Dickens and the Few Cries that Human Ears Can Hear

A couple of stories over the last few weeks — both about perfectly good food that landed in the trash rather than the hands of the needy — threw a feature of our cultural conversation into stark relief: When we talk about innocents’ irrational suffering at the hands of unfeeling bureaucracies, we talk about Charles Dickens.

See, first, an article on a Georgia supermarket foreclosure:

In a scene reminiscent of a Dickens’ [sic] novel, police recently held back poor, hungry Georgians as the bank-owned contents of a supermarket were dumped into the garbage.

SunTrust evicted the owner of Laney’s supermarket from the building it owned, according to WJBF News. On March 23, poor community members helped remove the contents of the building and clean it up. The store owner told them they could help themselves to anything.

But then the sheriff arrived, and the food was needlessly wasted. No one was going to let the neighborhood poor get the dumpster-destined food for under market price.

And, not long before, Dickens appeared in coverage of a Massachusetts public school crassly denying students lunch because of inability to pay:

The cashier checked the balance in Victoria’s meals account: $1.17. “Honey, do you have any more money?” the food worker asked.

“No, I don’t,” she answered, puzzled.

The girl’s food suddenly found itself on the fast track to the trash barrel.

In a scene that seems more akin to Oliver Twist than 21st-century Massachusetts, Victoria and about 25 other students at the Coelho Middle School were denied lunch this week because they could not pay in cash or their pre-paid accounts were overdrawn.

Families are outraged, the food service is apologizing, and school officials have launched an investigation.

Oliver Twist’s meek request for more gruel — refused by the fat, feckless Mr. Bumble — is our most familiar touchstone for the denial of bare sustenance to the neediest. Dickens is our reference point because his fiction offers an imaginative entry into the suffering of those we rarely see.

The brutal denials of the last few weeks feel foreign and hopelessly outdated, so we reach to England and the nineteenth century for our metaphors. We need Dickens’s narratives of Victorian poverty to make sense of these events. But as Adam Gopnik recounts in “The Caging of America,” even Dickens was shocked by unseen suffering — in America:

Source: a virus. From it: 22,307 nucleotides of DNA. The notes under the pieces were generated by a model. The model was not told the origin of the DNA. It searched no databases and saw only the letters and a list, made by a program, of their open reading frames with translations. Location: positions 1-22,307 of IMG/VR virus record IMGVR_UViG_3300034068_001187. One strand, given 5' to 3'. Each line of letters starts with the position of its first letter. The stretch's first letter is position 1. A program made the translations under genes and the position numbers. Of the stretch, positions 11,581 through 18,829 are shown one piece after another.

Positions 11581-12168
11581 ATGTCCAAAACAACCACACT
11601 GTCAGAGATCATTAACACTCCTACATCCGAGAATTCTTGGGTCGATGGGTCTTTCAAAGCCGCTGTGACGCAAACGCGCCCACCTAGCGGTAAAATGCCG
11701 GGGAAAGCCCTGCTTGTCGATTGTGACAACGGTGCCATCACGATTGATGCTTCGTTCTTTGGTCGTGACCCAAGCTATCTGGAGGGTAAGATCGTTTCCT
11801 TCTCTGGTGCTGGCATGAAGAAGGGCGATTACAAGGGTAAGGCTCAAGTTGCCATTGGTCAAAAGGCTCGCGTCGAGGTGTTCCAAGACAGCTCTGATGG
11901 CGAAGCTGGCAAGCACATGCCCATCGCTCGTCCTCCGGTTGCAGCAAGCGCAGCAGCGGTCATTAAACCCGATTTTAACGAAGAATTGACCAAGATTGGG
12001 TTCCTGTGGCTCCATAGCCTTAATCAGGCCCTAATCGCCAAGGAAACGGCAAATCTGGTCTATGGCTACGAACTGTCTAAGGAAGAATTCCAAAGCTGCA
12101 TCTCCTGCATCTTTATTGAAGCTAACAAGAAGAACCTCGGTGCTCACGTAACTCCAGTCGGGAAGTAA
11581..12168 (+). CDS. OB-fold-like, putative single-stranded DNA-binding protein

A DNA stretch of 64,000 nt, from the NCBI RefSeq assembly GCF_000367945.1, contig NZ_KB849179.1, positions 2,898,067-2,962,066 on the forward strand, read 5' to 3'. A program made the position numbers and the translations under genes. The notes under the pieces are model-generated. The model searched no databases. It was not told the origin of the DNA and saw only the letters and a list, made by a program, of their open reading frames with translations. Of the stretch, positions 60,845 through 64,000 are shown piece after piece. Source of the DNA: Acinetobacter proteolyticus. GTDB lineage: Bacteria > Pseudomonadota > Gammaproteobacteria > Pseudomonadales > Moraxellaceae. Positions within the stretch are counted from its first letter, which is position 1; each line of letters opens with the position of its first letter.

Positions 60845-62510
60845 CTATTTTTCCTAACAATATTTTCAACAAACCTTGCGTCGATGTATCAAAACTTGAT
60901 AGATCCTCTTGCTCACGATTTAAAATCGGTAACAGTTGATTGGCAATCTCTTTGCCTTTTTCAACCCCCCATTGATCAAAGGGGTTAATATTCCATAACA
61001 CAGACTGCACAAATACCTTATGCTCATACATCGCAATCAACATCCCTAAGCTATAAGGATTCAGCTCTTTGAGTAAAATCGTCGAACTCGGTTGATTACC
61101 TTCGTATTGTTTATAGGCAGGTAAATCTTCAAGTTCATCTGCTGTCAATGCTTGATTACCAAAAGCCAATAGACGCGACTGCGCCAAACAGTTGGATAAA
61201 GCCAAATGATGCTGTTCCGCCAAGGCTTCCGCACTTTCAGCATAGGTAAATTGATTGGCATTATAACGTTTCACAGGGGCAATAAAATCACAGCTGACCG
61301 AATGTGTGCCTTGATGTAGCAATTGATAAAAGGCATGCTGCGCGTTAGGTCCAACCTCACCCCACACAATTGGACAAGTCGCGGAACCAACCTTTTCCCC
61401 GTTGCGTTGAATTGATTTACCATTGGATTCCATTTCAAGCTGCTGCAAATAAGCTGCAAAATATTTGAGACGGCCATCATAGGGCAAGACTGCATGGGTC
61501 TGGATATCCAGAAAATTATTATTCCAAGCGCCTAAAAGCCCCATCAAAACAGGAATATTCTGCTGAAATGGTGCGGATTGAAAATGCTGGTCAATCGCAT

[Dickens’s] shock when he saw the Eastern State Penitentiary, in Philadelphia — a “model” prison, at the time the most expensive public building ever constructed in the country, where every prisoner was kept in silent, separate confinement — still resonates:

I believe that very few men are capable of estimating the immense amount of torture and agony which this dreadful punishment, prolonged for years, inflicts upon the sufferers. . . . I hold this slow and daily tampering with the mysteries of the brain, to be immeasurably worse than any torture of the body: and because its ghastly signs and tokens are not so palpable to the eye and sense of touch as scars upon the flesh; because its wounds are not upon the surface, and it extorts few cries that human ears can hear; therefore I the more denounce it, as a secret punishment which slumbering humanity is not roused up to stay.

…For Dickens, even the corrupt but communal debtors’ prisons of old London were better than this.

It’s worth bearing in mind: though we reach to images of nineteenth century England to illuminate our government’s callousness, Dickens found the more stunning invisibilities on our side of the Atlantic.

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